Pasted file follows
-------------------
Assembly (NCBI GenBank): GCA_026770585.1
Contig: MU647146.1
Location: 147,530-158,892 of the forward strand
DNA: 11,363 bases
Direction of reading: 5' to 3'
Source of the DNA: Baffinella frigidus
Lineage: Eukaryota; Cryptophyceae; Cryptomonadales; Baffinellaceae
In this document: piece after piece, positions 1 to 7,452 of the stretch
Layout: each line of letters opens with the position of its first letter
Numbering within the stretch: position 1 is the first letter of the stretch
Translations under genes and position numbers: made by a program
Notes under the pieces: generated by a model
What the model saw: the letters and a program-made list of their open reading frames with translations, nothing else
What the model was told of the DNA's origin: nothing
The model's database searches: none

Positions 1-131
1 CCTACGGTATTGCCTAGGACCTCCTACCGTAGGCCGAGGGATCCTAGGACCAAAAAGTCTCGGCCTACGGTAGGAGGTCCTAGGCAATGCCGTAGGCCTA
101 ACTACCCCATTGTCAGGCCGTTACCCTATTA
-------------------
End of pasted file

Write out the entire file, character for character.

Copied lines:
Assembly (NCBI GenBank): GCA_026770585.1
Contig: MU647146.1
Location: 147,530-158,892 of the forward strand
DNA: 11,363 bases
Direction of reading: 5' to 3'
Source of the DNA: Baffinella frigidus
Lineage: Eukaryota; Cryptophyceae; Cryptomonadales; Baffinellaceae
In this document: piece after piece, positions 1 to 7,452 of the stretch
Layout: each line of letters opens with the position of its first letter
Numbering within the stretch: position 1 is the first letter of the stretch
Translations under genes and position numbers: made by a program
Notes under the pieces: generated by a model
What the model saw: the letters and a program-made list of their open reading frames with translations, nothing else
What the model was told of the DNA's origin: nothing
The model's database searches: none

Positions 1-131
1 CCTACGGTATTGCCTAGGACCTCCTACCGTAGGCCGAGGGATCCTAGGACCAAAAAGTCTCGGCCTACGGTAGGAGGTCCTAGGCAATGCCGTAGGCCTA
101 ACTACCCCATTGTCAGGCCGTTACCCTATTA